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With these preliminary remarks, let us see what the difficulties and the solutions are. If we take a bird's eye view of our higher education system, we quickly discover that it is a very complicated one. We have about 11,000 institutions, which train about 11million people. The system can be broadly divided into professional and non-professional types of courses. In the non-professional, that is the Arts and basic Science courses we find a pyramidal structure. At the top are 23 Central Universities (twelve more have been recently added), 251 state universities, 114 deemed universities about 11700 colleges, and more than 5000 technical institutions.
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Similarly in the professional courses we have, seven Indian Institutes of Technology (IITs) (eight more to be added in the 11th plan), four Indian Institutes of Information Technology (IIITs), seventeen National Institutes of Technology (formerly called Regional Engineering Colleges), one Indian Institute of Science (IISc) and three other Indian Institutes of Science Education and Research (IISERs), seven Indian Institutes of Management (IIMs) (six more to be added in the 11th plan), Bangalore and its neighbourhood alone produces about 30,000 engineering graduates from scores of engineering colleges. Some of these colleges have no teachers, class rooms, or labs. But they conduct examinations and grant degrees-all for a fee, of course. Students often live in rented room nearby, get tuition or other inputs, and somehow appear for exams on their own. Of course, gradually, these very colleges improve; they get buildings, hostels, labs, and, even fairly decent teachers. In the end, it seems to work out.
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In brief, in both the non-technical and technical institutions, you find a pyramidical structure with few institutions of excellence at the top, many mediocre ones in the middle, and a vast majority of really useless institutions at the bottom. To restructure such a complex system is very difficult. But it not impossible. That is because whatever we have accomplished in our half-hazard or inefficient way, is not entirely useless. In fact, we might even say that it has a lot of potential. It need not be completely over-hauled, let alone destroyed. There are many good things in this system. Some people believe that all that is required is a cultural turn, to make these institutions and their curricula into more responsive to our national needs. But I think what we also need is to change the culture of education.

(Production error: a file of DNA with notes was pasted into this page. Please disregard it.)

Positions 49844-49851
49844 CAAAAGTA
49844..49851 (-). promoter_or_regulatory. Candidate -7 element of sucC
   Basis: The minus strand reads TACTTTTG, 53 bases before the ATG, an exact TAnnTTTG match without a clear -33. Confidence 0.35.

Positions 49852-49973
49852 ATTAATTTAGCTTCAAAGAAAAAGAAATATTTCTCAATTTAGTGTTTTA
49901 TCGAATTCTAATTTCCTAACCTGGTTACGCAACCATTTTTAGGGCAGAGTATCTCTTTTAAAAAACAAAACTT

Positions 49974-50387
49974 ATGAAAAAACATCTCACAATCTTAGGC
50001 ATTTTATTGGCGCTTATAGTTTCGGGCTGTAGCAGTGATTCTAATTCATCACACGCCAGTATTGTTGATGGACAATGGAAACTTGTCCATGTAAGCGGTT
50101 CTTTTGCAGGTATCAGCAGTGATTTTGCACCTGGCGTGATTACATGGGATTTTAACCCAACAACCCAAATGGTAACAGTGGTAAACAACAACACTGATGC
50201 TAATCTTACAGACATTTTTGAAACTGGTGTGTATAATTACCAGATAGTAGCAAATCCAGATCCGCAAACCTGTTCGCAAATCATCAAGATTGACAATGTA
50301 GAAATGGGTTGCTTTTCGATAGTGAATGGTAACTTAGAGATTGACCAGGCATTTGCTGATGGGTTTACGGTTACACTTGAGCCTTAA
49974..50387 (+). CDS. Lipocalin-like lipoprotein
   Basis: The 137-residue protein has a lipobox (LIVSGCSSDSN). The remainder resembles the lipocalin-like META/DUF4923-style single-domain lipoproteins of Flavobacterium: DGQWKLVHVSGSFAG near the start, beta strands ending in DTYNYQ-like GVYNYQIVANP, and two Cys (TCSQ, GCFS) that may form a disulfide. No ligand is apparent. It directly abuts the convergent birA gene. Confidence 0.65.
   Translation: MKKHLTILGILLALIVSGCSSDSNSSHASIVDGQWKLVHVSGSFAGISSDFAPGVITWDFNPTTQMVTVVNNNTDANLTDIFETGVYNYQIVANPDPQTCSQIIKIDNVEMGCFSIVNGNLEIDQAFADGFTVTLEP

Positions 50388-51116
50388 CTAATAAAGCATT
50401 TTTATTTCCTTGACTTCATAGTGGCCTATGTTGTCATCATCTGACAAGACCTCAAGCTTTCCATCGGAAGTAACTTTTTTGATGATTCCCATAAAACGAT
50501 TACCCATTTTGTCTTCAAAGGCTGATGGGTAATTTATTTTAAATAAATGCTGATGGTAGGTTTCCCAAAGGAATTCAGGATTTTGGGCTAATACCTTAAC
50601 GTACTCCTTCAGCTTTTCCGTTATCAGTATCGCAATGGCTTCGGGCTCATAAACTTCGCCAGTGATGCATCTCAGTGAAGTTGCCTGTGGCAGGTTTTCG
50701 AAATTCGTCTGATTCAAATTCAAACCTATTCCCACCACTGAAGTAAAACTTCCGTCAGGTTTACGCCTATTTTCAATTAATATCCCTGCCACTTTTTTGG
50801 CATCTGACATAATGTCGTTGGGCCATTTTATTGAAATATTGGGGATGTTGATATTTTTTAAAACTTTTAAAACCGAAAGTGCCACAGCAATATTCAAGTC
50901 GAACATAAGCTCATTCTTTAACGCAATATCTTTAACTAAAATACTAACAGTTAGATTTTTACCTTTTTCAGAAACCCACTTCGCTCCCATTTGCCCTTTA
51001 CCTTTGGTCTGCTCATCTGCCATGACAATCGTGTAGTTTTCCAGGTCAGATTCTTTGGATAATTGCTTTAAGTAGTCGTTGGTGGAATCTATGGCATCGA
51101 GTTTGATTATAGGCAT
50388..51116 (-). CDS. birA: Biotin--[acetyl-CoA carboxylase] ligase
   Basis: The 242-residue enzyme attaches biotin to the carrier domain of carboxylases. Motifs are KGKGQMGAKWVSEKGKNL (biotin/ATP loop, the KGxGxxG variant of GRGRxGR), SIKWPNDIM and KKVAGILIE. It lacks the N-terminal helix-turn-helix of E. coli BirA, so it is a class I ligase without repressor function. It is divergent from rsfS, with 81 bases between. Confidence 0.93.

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An excellent study, done in Harvard by Devesh Kapu and Pratap Bhanu Mehta, says that the Indian education system can be characterized by Gresham's law- "the bad drives out the good":
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The prevailing political ideological climate in which elite institutions are seen as being anti-democratic, finds its natural response in political control to influence admissions policies, internal organization, the structure of courses and funding. As quality deteriorates, students are less and less willing to pay the very resources without which quality cannot be improved. In India's case, the growth of private sector higher education institutions has been the answer and, increasingly, the consumption of education abroad. However, as our analysis suggests, private sector investment has been confined to professional streams, bypassing the majority of students. Furthermore, it is plagued by severe governance weaknesses, raising doubts as to its ability to address the huge latent demand for quality higher education in the country." (28 "Indian Higher Education Reform: From Half-Baked Socialism to Half-Baked CapitalismCambridge, Mass: Harvard University CID Working Paper No. 108 September 2004 ).
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What Kapu and Mehta argue is that the majority of Indian institutions of higher education are only placeholders. They keep people out of trouble for a couple of years, giving them a place and a name to attach themselves to.
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I want to take up the professed intention of our political leaders to see how better to serve it than to completely disregard it all. The professed intention is to use higher education as a tool to produce egalitarianism in society. The methodology that has been used to do this is to block some and promote some. The result is that across the different states we have a system which is as complicated as the caste system was when Swami Vivekananda visited Kerala; he said that it was a mad house of caste confusion. The system reminds you of the very caste system against which these reservations are supposed to be an antidote. It does not mean that the government should not be egalitarian, but I think that this is the wrong method.